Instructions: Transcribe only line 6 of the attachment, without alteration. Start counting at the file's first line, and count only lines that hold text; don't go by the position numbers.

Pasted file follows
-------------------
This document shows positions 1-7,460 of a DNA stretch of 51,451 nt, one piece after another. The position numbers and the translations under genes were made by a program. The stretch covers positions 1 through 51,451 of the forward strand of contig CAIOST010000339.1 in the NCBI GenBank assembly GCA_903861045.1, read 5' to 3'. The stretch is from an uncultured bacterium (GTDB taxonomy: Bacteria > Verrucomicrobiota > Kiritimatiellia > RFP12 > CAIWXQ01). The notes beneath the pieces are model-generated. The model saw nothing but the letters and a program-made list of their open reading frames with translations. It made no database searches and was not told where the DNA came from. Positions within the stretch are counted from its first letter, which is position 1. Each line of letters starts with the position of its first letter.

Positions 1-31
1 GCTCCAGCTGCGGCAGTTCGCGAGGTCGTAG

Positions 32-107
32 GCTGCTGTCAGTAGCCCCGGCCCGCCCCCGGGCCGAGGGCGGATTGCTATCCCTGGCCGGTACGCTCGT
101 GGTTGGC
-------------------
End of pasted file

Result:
101 GGTTGGC